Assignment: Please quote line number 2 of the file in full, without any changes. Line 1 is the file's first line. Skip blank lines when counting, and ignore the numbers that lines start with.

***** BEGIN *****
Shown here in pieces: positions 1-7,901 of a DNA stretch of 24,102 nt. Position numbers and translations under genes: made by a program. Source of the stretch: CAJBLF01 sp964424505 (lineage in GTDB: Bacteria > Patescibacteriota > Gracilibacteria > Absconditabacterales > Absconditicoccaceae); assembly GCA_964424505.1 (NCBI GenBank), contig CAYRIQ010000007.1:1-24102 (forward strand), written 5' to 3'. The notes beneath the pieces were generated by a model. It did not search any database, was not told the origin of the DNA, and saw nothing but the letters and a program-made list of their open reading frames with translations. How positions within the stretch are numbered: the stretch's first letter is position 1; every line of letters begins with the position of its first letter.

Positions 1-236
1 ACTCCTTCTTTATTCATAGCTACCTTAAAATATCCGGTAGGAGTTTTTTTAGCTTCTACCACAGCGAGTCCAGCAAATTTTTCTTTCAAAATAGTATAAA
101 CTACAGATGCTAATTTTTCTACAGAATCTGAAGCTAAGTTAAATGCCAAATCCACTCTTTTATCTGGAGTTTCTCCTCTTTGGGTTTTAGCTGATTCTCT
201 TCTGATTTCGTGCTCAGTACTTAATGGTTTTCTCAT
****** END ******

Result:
Positions 1-236